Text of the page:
Age UK Salford uses cookies to ensure that we give you the best experience. By continuing to use this site, you are agreeing to our policy. To read more about how we use cookies and how you can control them. Read our Cookie Policy
Skip to content

Keeping Well Nourished and Healthy during Ramadan

The holy month of Ramadan is a great opportunity to focus on a balanced and healthy diet as fasting can help you manage your eating habits.

The changes that occur in response to fasting depend on the length of the continuous fast. During the fast the body will use glucose energy first, then once this is used up it uses fat.   Using fat for energy helps weight loss, better control of diabetes and reduced blood pressure.

After, prolonged fasting of days and weeks the body will use protein for energy which involves the breakdown of muscle, which is why some people become weak and look thin.

It is important that vulnerable members of the community are supported to stay well-nourished and hydrated during Ramadan.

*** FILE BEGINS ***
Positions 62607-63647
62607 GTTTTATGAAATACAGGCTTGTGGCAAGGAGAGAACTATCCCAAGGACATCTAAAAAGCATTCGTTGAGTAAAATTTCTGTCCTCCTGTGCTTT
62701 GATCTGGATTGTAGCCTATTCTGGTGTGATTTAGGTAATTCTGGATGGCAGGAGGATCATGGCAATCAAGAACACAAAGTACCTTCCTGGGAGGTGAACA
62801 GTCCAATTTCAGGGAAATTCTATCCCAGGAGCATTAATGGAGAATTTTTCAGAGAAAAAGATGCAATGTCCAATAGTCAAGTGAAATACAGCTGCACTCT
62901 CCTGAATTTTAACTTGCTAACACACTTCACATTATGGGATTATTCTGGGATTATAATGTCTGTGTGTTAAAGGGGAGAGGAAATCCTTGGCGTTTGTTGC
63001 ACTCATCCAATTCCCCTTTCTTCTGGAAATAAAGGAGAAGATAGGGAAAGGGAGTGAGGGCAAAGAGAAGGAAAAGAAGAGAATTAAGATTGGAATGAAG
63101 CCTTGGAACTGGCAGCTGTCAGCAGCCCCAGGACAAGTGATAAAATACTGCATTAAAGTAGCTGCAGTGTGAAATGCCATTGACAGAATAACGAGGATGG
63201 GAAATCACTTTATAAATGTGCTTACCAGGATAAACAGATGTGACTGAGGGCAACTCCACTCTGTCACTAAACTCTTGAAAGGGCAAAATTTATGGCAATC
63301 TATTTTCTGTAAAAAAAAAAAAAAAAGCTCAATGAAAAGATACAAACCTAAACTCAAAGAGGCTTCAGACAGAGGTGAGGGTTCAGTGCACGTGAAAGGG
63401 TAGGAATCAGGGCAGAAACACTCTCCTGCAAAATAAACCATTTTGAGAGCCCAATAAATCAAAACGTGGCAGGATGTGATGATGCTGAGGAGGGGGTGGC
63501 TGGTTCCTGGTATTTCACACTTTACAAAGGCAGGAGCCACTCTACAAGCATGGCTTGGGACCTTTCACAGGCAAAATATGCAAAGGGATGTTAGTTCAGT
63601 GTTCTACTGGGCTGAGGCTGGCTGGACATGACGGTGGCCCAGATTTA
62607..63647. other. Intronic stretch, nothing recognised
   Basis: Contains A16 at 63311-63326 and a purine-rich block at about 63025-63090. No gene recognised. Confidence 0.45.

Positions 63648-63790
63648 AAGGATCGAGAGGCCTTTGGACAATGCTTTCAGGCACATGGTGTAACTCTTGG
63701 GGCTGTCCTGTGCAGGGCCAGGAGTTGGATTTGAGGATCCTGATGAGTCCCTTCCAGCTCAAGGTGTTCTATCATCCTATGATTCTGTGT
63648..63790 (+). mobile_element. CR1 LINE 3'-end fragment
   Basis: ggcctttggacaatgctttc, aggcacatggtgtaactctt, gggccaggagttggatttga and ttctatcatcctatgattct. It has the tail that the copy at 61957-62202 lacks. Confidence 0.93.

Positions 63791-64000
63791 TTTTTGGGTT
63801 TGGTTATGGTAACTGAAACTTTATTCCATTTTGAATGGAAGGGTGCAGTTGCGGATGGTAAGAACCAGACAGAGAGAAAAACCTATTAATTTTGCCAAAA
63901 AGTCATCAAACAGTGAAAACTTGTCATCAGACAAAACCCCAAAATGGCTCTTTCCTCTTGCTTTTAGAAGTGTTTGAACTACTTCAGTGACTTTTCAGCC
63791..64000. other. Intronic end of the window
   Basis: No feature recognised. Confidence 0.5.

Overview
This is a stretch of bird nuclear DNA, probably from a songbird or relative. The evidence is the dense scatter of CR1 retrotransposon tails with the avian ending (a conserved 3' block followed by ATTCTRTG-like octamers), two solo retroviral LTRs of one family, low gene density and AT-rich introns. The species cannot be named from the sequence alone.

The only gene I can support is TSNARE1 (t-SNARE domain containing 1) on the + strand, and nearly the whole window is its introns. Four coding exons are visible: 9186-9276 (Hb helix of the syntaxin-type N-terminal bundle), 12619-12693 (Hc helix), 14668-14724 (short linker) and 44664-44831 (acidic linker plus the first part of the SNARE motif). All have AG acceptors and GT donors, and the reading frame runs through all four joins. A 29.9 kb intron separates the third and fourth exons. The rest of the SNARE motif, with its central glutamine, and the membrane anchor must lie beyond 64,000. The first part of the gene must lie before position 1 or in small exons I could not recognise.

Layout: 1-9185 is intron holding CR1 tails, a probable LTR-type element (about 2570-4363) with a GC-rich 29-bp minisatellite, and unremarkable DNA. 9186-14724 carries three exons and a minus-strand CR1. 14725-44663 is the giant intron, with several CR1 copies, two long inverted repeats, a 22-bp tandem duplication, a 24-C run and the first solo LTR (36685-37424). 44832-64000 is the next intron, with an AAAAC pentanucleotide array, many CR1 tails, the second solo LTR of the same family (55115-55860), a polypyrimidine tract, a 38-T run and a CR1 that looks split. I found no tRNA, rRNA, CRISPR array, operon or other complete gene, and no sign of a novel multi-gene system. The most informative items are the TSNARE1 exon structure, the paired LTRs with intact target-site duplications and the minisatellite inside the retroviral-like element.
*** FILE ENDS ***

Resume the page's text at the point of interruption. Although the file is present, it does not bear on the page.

Balanced food and drink intake are important between fasts to prevent muscle breakdown. It is better to avoid deep fried foods and opt for healthy wholegrains. Meals should contain plenty of starchy carbohydrates, fruit and vegetables and some fats and proteins. It is important to have enough fibre as fasting can lead to constipation so wholemeal starchy carbohydrates such bread, pasta, rice, cereals and fruits and vegetables.

If someone you know is fasting and has lost weight without meaning to, they may need to add extra calories to their diet. For example, adding milk powder to full fat milk and adding cream to curries and including milk-based sweets and puddings such as Rasmalai and Barfee.

Staying Hydrated

It is important to make sure you are rehydrated before fasting to prevent dehydration, constipation and bloating.

Adults need 6-8 glasses/cups of fluid each day which may be difficult during shorter periods of time. In the warmer weather you may require more fluid due to increased losses through sweating.

The best fluid to drink is water but tea, coffee, milk and juice all count. It is best to avoid fizzy drinks, as they may aggravate digestive symptoms and lead to tooth decay.

Some foods are hydrating such as fruit, jellies, custards, yoghurt and soups.

For more information:

Muslim Council of Britain

The Muslim Council of Britain has issued the following guidance on Covid-19 and Ramadan:

Ramadan at home

Public Health Matters (Gov.UK) have issued the following guidance:

Stay at home for Ramadan

Keeping well nourished and healthy during Ramadan

The holy month of Ramadan is a great opportunity to focus on a balanced and healthy diet as fasting can help you manage your eating habits.